Joe Pa, or Joe Na: Meditations on The Moral Quandary of Child Rape

No civilization ever found purchase on the planet earth without too discovering pederasty in its midst.  The phenomenon’s documented history dates back to Ancient Greece.  Socrates was an accused pederast.  Granted, his accusers were sophists, but rarely does the public require more than sophistry to condemn.  The philosopher plead his case to deaf ears, and surmised the deafness of those ears, and took his own life.  Joe Paterno, the former mascot of the Penn State Nittany Lions Football Team, is neither philosopher nor pederast, but he faces the damning eyes of public much the same, and, being part of the public, I am wary on providing the hemlock.  Or so I thought.

My favorite child rape joke is comprised of two parts and goes as follows:

SETUP 1: What’s the best part of fucking a nine-year old in the shower?

PUNCHLINE 1: If you slick their hair back, they look like they’re eight.

SETUP 2: What’s the worst part of fucking a nine-year old in the shower?

PUNCHLINE 2: Duh, you get blood all over your clown suit.

Indubitably these are hilarious jokes whose effectivenesses are intricately entwined with the severe and dour nature of the subject matter.  It’s the very absence of joy in the situation that enables the jokes to be funny.  They aren’t shedding light on the lack of humor in child-rape, but the utter impossibility of humor existing within that moment of existence.  Luckily, jokes don’t have to worry about being right or wrong.  They need only concern themselves with their being funny or unfunny.  Unfortunately the information Joe Paterno concealed was as far from a joke as any action can get, and unfunny, and wrong.

As joke relates to subject, Joe Paterno morally falls somewhere between the innocent child and the salacious child-raping clown.  Did he explicitly commit a crime?  Certainly not.  Was he complicit in a crime’s concealment?  Certainly yes.  Does complicity equal culpability?  No.  Does complicity equal innocence?  No as well.  Should six decades of dedication and leadership and philanthropic service be undone by a single infraction, regardless of that infraction’s magnitude? Potentially.  Does all of this make Joe Paterno a bad person?  Potentially.  Is this a complicated set of circumstances whose moral implications are at best hazy? Most definitely.  Does the at best haziness of the circumstances signify that no “correct” approach exists for how to deal with Joe Paterno.  Most definitely not.

The Correct Approach for How to Deal with Joe Pa Illustrated via Q&A

Q1: Should Joe Paterno be fired?

A1 Steak Sauce: Yes.  His tenure and achievements-hallowed as they may be-do not excuse him from punishment.  From a purely competitive standpoint, his removal will have a marginal effect on the team, as his role has evolved in recent years to be mostly symbolic, like the rock the Toms River North Mariners touch before they get routed by Manalapan.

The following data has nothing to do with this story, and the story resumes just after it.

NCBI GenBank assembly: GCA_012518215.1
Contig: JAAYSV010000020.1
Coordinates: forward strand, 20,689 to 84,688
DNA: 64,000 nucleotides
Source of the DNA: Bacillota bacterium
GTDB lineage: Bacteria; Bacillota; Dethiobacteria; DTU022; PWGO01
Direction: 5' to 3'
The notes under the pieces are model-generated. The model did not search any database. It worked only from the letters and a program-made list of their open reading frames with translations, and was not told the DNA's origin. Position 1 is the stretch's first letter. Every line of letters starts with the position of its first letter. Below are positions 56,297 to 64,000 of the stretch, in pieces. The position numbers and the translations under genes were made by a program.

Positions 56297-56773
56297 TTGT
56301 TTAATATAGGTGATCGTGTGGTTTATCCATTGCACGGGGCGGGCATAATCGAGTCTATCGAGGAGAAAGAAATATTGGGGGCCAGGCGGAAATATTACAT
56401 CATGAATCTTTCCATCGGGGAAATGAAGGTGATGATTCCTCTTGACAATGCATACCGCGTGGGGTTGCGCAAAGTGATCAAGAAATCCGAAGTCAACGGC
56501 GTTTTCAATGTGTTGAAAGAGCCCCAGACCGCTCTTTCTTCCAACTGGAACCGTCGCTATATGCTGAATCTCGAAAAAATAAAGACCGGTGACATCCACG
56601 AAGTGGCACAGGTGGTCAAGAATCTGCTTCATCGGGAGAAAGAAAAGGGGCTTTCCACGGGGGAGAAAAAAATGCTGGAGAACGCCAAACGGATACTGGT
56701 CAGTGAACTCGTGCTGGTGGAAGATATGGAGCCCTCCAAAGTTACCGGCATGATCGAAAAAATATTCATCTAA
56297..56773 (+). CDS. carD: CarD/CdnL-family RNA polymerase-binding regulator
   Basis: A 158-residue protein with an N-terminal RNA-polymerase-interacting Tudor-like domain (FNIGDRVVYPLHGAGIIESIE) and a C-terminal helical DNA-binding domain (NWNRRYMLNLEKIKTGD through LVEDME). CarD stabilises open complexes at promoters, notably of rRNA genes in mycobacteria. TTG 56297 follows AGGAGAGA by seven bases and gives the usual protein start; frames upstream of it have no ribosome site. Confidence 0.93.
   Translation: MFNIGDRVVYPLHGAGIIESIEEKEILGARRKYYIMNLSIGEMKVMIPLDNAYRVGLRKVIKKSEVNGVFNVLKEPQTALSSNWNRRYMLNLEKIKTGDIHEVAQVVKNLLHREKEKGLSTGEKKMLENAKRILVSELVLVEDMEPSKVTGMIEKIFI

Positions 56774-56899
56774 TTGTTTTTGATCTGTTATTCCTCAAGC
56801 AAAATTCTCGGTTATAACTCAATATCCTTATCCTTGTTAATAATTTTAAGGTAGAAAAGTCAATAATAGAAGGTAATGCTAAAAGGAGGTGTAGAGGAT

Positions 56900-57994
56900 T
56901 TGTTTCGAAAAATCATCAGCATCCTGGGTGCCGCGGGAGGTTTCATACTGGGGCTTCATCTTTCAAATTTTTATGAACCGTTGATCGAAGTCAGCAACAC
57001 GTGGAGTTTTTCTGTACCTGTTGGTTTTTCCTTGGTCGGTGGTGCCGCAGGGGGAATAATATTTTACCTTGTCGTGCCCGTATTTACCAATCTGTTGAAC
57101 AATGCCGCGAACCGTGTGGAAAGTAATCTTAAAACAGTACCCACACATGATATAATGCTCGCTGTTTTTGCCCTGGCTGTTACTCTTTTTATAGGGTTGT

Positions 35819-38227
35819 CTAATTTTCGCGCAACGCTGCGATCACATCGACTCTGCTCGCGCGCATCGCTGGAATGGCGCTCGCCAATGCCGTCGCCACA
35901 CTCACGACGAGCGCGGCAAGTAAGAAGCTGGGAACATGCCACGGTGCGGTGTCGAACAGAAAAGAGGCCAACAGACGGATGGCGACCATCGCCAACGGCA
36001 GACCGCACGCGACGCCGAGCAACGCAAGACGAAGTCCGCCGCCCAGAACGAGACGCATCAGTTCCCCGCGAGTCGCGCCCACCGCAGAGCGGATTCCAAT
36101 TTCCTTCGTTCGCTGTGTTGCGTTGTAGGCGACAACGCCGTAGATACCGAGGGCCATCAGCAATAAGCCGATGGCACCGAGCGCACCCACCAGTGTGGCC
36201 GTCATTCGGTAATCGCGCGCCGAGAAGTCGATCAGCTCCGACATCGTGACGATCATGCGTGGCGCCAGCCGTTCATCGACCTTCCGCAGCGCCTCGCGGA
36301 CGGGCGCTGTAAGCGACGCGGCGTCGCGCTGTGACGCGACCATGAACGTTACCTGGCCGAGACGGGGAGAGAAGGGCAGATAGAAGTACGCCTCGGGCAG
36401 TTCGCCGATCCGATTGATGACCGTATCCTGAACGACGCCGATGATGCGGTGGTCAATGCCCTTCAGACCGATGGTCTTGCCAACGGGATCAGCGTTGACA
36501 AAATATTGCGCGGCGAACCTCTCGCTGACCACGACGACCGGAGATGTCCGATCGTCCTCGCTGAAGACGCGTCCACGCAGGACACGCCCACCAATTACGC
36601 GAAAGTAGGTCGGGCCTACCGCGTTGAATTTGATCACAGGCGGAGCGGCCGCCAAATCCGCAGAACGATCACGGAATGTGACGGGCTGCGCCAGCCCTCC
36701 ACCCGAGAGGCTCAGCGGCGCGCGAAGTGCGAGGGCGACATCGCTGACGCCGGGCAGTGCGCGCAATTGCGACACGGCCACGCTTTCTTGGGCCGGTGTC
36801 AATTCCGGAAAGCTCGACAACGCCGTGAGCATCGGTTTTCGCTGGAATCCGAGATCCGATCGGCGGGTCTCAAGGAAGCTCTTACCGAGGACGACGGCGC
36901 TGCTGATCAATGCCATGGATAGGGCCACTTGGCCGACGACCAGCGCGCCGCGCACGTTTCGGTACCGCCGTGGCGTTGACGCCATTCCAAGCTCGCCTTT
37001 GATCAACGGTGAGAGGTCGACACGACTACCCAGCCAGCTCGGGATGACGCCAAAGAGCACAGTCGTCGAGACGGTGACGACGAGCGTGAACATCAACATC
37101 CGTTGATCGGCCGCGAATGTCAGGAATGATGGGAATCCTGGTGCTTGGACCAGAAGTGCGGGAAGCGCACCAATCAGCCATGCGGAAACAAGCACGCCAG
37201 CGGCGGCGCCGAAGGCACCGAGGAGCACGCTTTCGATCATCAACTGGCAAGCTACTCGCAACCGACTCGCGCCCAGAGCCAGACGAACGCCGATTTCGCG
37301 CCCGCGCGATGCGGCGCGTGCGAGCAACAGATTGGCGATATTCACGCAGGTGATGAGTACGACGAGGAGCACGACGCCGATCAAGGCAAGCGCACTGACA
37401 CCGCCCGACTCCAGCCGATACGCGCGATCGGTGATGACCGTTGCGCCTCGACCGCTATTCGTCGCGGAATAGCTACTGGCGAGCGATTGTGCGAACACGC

Q2: Why are so many people concerned with Joe Paterno when what people should be concentrating on is the actual perpetrator of the crimes.

A2: Much of this is a product of the media, who know the value of a classic sic transit gloria.  Ask yourself: would I tune in to watch the developments of the sex scandal of an obscure defensive coordinator or of Joe Paterno, the totem of everything that is good in collegiate sport.  The latter?  The latter.

Q3: Why do men love butt-fucking little boys so much?

A3: Q3, do you ever provide simple answers and complex answers.  The simple answer would be, that from exclusively somatic point of view, young boys’ anuses are very, very tight (Speculation, I assure you (KEEP YOUR MOUTH SHUT YOU KNOW WHO YOU ARE)) and physically rewarding to have orgasms inside, if you’re a twisted closet case monster who’s into that brand of getting your rocks off.  The complex answer would be that it’s impossible to say.  In Ancient Rome, the practice of man-boy love was accepted and practiced openly, seen as as true an expression of love as the heteronormative relationship.  These days not so much.  In my opinion, pederasty today is an attempt for repressed homosexuals to discredit the adult homosexuality they so dearly want to inhabit by furthering the public perception that homosexuality is rooted in baseness, depravity, whatever The Bible doesn’t even say.

 Q4: Carmen, how are you so perceptive and incredible and I love you?

Audi A4: Duly noted.

End Q&A

What may be most astonishing about the recent events at Penn State isn’t moral but commonsensical, because if I ever caught a whiff of a coworker butt-fucking kids in my place of work’s showers I wouldn’t be able to do anything but talk about it, regardless of how well the in question understood the nickel defense.  Like, if I went to the bathroom during class and saw one of my classmates eating another one of my classmate’s faces in Stall 2, right and wrong wouldn’t occur to me before I washed my hands five times and ran screaming from the bathroom so loud.  The reaction should be reflexive, and the most astonishing aspect of this whole debacle was that it was anything but.

As went in Ancient Greece, and Ancient Rome, and The Neverland Ranch, and The Penn State Football Locker Room, the societal contract comes with more fine print than we could ever read, even if we wanted to.  At those rare instances when you are forced to read that fine print, when you must squint reluctantly at our society’s most hard-to-read realities, whether or not you choose to scream says something about you.  It says that somewhere far along in that endless document there is a line of fine print for you, for those who don’t scream when everything screams for screaming.

You are now free to scream, if you feel so inclined.